A number of years ago, I read a book called “I Hate You, Don’t Leave Me: Understanding the Borderline Personality.” This is an old book, originally published in 1989, but I thought it was still excellent.

I would say that even if someone doesn’t have a borderline personality or even know someone who does, it can still allow them to develop a greater understanding of themselves and others. The reason for this is that even if someone doesn’t have this ‘disorder’, they might still be able to relate to some of the traits or experience these traits during stressful times, or another person in their life might.

The Perfect Title

The title of this book is a great example of what someone is likely to come out with, or express through their behaviour, if they have this type of ‘disorder’. Ultimately, what this illustrates is that someone like this is usually heavily conflicted and finds it hard to experience inner harmony and peace.

But, although this title is very good, I didn’t think deeply about it when I was actually reading the book. Since that time, I have gained a deeper understanding of these words and formed a conclusion around why someone would use them and/or experience this inner dichotomy.

A Deeper Look

If someone has this type of ‘disorder’, it is highly likely that they had a childhood from hell. The stability, consistency and nurturance that they needed to grow and develop, simply wouldn’t have been available on a regular basis.

As a result of this, part of them would have naturally experienced a lot of rage and hate towards their caregivers. The trouble is that due to how powerless and dependent they were on their caregivers at this stage of their life, they wouldn’t have been able to act on these feelings by either attacking or running away from them.

A Divided Being

So, as much as this part of them didn’t like their caregivers and wanted to get away from them, their very survival was attached to them. To another part of them, then, not being around these people would have lead to their demise.

What would have also played a part in them not wanting their caregivers to leave them would have been the trauma that they were carrying. The abuse and neglect that they went through would have caused them to experience a lot of rejection and abandonment and this would also have been triggered if they were left.

A Painful Existence

Therefore, not only would their early years have stopped them from developing a strong sense of self, it would have caused them to carry at least two parts/selves that are not in a good way. In other words, they won’t have strong foundations, and they will have the tendency to merge with one of two inner experiences; experiences that will cause them to be out of touch with their own inner resources and a very limited view of reality.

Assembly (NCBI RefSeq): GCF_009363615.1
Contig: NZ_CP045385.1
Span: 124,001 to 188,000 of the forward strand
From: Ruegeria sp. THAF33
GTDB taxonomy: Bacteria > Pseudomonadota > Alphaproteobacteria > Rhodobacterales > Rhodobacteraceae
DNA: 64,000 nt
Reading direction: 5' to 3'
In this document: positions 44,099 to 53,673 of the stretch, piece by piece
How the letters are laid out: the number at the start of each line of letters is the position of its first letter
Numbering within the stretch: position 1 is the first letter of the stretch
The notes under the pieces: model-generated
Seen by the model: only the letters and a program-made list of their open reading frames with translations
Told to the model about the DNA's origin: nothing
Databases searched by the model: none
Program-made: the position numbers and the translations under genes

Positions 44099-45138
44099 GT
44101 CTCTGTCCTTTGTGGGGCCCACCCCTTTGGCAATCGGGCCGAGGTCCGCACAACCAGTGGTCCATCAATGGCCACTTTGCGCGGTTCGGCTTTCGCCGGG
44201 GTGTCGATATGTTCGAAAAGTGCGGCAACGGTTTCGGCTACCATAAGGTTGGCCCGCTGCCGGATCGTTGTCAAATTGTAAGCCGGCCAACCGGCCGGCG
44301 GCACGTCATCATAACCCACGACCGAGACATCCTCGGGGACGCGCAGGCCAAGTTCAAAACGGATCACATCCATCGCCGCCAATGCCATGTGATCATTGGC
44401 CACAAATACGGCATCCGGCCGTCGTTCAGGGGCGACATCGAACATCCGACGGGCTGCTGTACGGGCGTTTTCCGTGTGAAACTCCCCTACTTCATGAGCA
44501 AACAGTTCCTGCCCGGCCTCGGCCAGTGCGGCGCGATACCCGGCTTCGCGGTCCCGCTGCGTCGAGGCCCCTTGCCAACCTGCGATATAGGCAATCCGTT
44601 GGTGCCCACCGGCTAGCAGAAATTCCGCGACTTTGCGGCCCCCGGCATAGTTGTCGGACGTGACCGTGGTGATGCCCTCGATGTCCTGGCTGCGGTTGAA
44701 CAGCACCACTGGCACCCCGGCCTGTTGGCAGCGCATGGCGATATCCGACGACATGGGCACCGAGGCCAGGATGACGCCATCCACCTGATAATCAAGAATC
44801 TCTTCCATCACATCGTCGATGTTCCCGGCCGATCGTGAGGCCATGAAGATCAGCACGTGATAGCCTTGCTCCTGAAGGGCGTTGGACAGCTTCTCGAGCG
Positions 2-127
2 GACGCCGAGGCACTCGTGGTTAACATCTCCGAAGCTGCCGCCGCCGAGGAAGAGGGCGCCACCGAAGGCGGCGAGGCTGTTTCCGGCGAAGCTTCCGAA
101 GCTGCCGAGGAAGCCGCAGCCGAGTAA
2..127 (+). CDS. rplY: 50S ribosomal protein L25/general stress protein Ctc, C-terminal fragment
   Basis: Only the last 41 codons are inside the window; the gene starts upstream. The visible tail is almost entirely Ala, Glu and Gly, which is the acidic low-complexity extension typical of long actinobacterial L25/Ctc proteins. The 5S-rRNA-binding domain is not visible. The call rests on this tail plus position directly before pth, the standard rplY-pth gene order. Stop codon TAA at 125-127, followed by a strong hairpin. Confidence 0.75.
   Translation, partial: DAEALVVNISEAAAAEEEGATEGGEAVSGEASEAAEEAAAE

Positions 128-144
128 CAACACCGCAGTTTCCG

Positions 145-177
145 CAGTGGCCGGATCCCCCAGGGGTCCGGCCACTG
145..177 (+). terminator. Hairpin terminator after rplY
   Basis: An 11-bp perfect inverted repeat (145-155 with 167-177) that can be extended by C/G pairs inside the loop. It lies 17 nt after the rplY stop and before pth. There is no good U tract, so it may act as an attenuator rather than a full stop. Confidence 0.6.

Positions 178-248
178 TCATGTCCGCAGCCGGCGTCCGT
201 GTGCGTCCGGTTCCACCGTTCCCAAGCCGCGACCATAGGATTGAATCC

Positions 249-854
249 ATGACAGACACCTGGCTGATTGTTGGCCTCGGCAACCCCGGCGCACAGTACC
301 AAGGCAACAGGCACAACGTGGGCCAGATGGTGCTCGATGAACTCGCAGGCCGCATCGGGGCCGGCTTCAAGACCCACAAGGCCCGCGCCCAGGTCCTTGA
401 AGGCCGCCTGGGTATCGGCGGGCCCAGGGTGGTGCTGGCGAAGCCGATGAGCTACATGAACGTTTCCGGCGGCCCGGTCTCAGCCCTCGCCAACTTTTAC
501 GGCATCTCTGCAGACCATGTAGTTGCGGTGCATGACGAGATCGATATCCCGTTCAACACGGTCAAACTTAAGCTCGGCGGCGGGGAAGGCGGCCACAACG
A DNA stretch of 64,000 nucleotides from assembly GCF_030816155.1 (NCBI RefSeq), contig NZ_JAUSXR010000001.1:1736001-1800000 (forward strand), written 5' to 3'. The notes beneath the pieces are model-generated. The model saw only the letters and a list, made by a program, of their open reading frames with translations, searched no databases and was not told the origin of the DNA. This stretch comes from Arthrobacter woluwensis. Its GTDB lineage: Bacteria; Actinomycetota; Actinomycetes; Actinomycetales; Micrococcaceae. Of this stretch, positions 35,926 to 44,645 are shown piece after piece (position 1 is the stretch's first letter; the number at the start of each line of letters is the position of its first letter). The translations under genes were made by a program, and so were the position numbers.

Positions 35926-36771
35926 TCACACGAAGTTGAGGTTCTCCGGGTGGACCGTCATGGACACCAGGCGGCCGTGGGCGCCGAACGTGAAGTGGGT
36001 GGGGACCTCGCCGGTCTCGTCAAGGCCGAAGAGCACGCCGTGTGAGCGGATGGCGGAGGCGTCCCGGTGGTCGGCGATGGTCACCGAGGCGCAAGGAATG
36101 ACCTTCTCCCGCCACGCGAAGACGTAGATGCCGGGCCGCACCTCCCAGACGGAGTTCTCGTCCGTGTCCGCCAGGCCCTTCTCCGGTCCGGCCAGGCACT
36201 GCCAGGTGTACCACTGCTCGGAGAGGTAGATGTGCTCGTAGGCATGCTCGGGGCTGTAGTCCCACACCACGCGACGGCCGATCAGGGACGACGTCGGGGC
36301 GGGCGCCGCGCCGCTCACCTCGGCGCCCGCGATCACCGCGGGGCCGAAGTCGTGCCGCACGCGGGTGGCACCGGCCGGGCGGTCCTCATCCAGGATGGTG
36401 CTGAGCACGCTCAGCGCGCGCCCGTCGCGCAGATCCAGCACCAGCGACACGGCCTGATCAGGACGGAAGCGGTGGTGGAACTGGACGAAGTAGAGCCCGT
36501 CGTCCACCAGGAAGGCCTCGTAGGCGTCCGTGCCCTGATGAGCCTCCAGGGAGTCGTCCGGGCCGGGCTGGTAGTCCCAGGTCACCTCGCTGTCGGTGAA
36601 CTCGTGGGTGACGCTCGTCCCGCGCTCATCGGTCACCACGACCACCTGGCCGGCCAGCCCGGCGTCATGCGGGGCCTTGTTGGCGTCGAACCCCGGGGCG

Moreover, the love/hate relationship that they had with their own caregivers will be played out in their adult relationships (projection). Their inner world will be very turbulent and, consequently, so will their outer world.

It Didn’t Happen

Another reason why they will operate in extremes when it comes to others and themselves will be because they didn’t go through an important developmental stage. During around the second or third year of their life, they should have merged the ‘good mother image with the bad mother image’, thereby allowing them to move out of a very one-dimensional view of others and themselves.

This would have enabled them to see that life is not black and white and that there is everything in between, which would allow them to be more in balance internally and to experience life in all its richness. If the care that they needed was provided during this time, they would have most likely have been able to grow out of this.

Final Thoughts

Considering this, if someone can relate to this, they will need to keep in mind that they are not bad and neither is there anything inherently wrong with them. They had a very challenging childhood and this left them in an undeveloped state and emotionally raw.

And, thanks to how their caregivers treated them and the meaning that their mind made out of what happened, they can carry a lot of toxic shame. For someone in this position, it will be essential for them to reach out for external support.

Author's Bio: 

Author, transformational writer, teacher and consultant, Oliver JR Cooper, hails from England. His insightful commentary and analysis covers all aspects of human transformation, including love, partnership, self-love, and inner awareness. With over two thousand, six hundred in-depth articles highlighting human psychology and behaviour, Oliver offers hope along with his sound advice.

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